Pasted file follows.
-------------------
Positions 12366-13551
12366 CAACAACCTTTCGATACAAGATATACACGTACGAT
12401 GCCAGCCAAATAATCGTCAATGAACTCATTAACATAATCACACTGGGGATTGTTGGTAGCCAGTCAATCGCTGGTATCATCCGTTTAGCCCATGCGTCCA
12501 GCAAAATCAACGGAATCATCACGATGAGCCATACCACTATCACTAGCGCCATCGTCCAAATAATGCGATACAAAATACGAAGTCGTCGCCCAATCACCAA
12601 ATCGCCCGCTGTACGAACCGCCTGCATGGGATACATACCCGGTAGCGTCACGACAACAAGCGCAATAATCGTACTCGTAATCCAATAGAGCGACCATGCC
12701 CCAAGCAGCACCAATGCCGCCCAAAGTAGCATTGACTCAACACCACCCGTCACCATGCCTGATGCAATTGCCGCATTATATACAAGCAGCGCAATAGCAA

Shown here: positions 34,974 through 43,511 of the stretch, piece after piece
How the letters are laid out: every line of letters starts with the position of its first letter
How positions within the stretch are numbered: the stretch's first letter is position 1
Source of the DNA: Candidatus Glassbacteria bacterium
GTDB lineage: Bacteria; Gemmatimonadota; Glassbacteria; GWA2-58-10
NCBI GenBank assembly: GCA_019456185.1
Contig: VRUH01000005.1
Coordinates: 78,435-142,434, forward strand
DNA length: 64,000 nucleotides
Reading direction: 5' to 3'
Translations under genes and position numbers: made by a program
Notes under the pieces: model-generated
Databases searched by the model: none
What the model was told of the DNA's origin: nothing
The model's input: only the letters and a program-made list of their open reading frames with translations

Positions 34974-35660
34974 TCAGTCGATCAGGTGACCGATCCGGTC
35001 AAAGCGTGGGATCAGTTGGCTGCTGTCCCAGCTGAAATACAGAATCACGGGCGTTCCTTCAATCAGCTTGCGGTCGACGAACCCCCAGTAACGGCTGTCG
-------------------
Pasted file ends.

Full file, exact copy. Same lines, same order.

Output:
Positions 12366-13551
12366 CAACAACCTTTCGATACAAGATATACACGTACGAT
12401 GCCAGCCAAATAATCGTCAATGAACTCATTAACATAATCACACTGGGGATTGTTGGTAGCCAGTCAATCGCTGGTATCATCCGTTTAGCCCATGCGTCCA
12501 GCAAAATCAACGGAATCATCACGATGAGCCATACCACTATCACTAGCGCCATCGTCCAAATAATGCGATACAAAATACGAAGTCGTCGCCCAATCACCAA
12601 ATCGCCCGCTGTACGAACCGCCTGCATGGGATACATACCCGGTAGCGTCACGACAACAAGCGCAATAATCGTACTCGTAATCCAATAGAGCGACCATGCC
12701 CCAAGCAGCACCAATGCCGCCCAAAGTAGCATTGACTCAACACCACCCGTCACCATGCCTGATGCAATTGCCGCATTATATACAAGCAGCGCAATAGCAA

Shown here: positions 34,974 through 43,511 of the stretch, piece after piece
How the letters are laid out: every line of letters starts with the position of its first letter
How positions within the stretch are numbered: the stretch's first letter is position 1
Source of the DNA: Candidatus Glassbacteria bacterium
GTDB lineage: Bacteria; Gemmatimonadota; Glassbacteria; GWA2-58-10
NCBI GenBank assembly: GCA_019456185.1
Contig: VRUH01000005.1
Coordinates: 78,435-142,434, forward strand
DNA length: 64,000 nucleotides
Reading direction: 5' to 3'
Translations under genes and position numbers: made by a program
Notes under the pieces: model-generated
Databases searched by the model: none
What the model was told of the DNA's origin: nothing
The model's input: only the letters and a program-made list of their open reading frames with translations

Positions 34974-35660
34974 TCAGTCGATCAGGTGACCGATCCGGTC
35001 AAAGCGTGGGATCAGTTGGCTGCTGTCCCAGCTGAAATACAGAATCACGGGCGTTCCTTCAATCAGCTTGCGGTCGACGAACCCCCAGTAACGGCTGTCG